Cystitis - Description

In children under the age of twelve months, cystitis is about four times more common among boys than girls. Among adults, this pattern is very different. The condition is fifty times as common among women as among men. After the age of fifty, the pattern changes again. The rate of cystitis among men increases because of a greater number of prostate problems among men. The prostate is a gland surrounding the male urethra in front of the bladder.

The nature of cystitis varies considerably in men and women. The reason for this variation is the difference between the urinary tract in males and females.

Cystitis is a common female problem. About one-quarter of all adult women are thought to have had at least one episode of cystitis. Between 2 and 5 percent of women's visits to doctors are for UTI symptoms. About 90 percent of these cases are uncomplicated. Many women, however, experience repeated bouts of cystitis.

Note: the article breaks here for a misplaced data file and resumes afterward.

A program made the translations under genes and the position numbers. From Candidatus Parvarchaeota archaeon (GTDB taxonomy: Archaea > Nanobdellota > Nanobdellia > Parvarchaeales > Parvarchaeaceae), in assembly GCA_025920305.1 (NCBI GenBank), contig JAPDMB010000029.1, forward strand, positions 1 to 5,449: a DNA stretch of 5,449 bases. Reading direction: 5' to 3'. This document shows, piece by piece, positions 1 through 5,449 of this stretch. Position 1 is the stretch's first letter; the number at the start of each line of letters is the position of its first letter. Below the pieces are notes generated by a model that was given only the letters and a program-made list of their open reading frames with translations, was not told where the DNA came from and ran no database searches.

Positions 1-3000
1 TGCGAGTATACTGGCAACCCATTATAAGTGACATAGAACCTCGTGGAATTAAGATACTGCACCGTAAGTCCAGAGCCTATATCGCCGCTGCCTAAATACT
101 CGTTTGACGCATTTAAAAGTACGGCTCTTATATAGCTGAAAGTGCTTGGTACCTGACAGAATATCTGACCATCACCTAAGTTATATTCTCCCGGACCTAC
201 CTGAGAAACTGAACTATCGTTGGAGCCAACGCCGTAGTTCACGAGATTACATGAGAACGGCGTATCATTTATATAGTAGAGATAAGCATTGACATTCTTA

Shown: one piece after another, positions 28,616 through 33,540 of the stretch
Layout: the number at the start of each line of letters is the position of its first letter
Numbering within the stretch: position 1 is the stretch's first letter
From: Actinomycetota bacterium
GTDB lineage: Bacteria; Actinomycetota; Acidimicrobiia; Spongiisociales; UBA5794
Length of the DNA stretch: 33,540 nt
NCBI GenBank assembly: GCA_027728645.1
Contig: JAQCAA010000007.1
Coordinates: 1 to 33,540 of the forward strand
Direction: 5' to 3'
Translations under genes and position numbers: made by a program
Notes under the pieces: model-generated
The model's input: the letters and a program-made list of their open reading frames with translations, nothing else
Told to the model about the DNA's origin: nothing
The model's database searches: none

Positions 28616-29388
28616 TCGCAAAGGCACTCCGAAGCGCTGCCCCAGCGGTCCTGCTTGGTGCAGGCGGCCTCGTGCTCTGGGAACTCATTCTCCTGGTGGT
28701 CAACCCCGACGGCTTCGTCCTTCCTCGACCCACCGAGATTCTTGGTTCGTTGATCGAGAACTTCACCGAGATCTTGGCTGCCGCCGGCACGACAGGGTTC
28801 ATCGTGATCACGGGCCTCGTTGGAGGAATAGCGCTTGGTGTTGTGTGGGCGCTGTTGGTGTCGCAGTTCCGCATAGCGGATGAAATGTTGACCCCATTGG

UTIs are uncommon in younger and middle-aged men. They become more common as men grow older. Older men are more likely to develop bacterial infections of the kidney or prostate gland. These infections may spread and cause cystitis.

Cystitis in children is usually a congenital problem. A congenital problem is one that is present at birth. For example, some children are unable to empty their bladders completely. Urine may remain in or flows backward into the bladder. This condition may lead to cystitis.

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